Sunday, 8 May 2016

A Fierce and Subtle Poison by Samantha Mabry

Everyone knows the legends about the cursed girl--Isabel, the one the señoras whisper about. They say she has green skin and grass for hair, and she feeds on the poisonous plants that fill her family’s Caribbean island garden. Some say she can grant wishes; some say her touch can kill.

Seventeen-year-old Lucas lives on the mainland most of the year but spends summers with his hotel-developer father in Puerto Rico. He’s grown up hearing stories about the cursed girl, and he wants to believe in Isabel and her magic. When letters from Isabel begin mysteriously appearing in his room the same day his new girlfriend disappears, Lucas turns to Isabel for answers--and finds himself lured into her strange and enchanted world. But time is running out for the girl filled with poison, and the more entangled Lucas becomes with Isabel, the less certain he is of escaping with his own life.

Goodreads description

This novel is another example of magic-realist mystery fiction. It is also a book for the young adult market, so let me start this review with a word of caution: I am not remotely a young adult. I am a middle-aged woman in her late fifties, so I am definitely not the book's primary market.

The mystery angle is that girls go missing on the island of Puerto Rico, only to wash up on the beach covered with sores. When the latest girl is the central character's new girlfriend, he finds himself drawn into a desire to find out what happened to her. Is someone killing these girls and if so, why? The magical-realist angle is present in two ways: firstly the cursed girl herself and secondly the other stories told by the señoras about the spirits of the island.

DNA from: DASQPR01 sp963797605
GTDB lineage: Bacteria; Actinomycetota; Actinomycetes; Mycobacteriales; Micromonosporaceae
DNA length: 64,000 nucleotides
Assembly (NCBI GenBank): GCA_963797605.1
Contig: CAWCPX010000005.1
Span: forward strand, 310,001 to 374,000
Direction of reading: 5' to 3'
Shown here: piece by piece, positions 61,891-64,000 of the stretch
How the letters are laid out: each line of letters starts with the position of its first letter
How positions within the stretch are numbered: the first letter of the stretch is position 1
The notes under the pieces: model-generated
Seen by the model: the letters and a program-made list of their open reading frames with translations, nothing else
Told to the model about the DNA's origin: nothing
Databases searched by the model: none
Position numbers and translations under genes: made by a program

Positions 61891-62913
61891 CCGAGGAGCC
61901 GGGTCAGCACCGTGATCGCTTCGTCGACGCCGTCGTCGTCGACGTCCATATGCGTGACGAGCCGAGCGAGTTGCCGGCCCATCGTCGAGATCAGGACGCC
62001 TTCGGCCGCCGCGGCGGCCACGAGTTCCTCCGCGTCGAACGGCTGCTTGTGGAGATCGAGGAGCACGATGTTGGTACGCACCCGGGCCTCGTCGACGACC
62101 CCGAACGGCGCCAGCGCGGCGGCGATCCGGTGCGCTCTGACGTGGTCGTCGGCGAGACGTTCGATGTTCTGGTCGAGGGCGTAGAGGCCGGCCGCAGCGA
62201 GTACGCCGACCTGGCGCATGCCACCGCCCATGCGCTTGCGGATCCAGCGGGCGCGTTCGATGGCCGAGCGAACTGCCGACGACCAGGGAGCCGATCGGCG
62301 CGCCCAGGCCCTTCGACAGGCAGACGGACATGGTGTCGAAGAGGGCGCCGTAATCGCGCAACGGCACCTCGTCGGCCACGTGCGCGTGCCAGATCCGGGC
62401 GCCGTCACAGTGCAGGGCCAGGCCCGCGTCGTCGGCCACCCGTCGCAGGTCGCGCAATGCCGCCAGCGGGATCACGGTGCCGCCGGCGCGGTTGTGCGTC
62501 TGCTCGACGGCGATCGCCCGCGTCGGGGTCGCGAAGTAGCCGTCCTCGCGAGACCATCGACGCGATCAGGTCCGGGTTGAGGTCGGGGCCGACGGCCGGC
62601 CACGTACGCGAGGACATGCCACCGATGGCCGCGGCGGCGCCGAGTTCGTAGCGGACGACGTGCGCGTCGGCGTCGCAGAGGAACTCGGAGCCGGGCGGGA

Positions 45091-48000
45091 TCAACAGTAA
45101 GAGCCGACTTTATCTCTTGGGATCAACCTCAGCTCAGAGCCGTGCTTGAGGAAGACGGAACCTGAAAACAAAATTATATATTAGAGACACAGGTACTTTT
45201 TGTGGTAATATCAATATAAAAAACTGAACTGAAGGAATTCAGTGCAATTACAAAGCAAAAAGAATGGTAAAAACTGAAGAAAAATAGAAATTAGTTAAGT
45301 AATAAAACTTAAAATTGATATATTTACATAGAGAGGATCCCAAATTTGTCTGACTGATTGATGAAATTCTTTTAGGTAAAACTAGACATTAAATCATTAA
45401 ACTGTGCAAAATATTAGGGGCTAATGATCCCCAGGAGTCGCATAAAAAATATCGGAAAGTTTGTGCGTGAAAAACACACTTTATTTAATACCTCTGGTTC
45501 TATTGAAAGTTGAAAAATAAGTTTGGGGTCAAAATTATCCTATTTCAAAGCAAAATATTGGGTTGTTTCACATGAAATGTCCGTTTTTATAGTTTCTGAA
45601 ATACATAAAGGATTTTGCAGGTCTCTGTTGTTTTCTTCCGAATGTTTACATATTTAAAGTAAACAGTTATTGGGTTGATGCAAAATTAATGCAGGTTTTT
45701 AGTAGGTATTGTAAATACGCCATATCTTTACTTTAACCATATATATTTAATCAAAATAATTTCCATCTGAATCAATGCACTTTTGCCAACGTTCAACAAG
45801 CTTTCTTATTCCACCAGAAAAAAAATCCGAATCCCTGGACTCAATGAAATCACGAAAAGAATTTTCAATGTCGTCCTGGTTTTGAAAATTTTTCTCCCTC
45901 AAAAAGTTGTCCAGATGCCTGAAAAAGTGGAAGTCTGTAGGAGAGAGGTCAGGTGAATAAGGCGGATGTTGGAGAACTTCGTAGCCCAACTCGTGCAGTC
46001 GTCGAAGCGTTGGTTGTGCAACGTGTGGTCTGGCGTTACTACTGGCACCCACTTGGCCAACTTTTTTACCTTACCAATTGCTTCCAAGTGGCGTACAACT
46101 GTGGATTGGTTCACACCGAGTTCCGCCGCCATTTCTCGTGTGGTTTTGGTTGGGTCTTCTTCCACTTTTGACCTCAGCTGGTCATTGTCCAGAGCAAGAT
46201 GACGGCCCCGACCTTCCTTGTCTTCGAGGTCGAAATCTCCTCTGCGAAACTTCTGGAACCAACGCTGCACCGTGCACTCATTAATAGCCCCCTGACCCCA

The idea of a heroine who is poisonous and who needs to be surrounded by poisonous plants is not a new one - we encountered it a couple of years ago in Lisa van Allen's The Night Garden. It is handled well in this novel and fits with the lush vegetation of the Caribbean. The Puerto Rican traditional tales are less to the fore - there are hints in the novel about them but their contribution to the story is not fully developed. 

I found the mystery in the novel disappointing. There is no attempt to develop false leads. The murderer's identity was obvious early on, indeed was something of a cliche. The murderer's attempt to implicate the central character was also predictable. 

The central character, Lucas, is not particularly likeable.  He is an alien in the island and at the same time is alienated from his American family. He can see how much his father, and by default he, is disliked by the locals, but he still sometimes behaves as a typical rather selfish and spoiled Western teenager. Although he talks about his distress over his girlfriend's death, he doesn't really display much in the way of grief. However, faced with the disappearance of a little girl and the determination of Isabel, the cursed girl, Lucas steps up to the mark. 

I received this novel free from the publisher in return for a fair review

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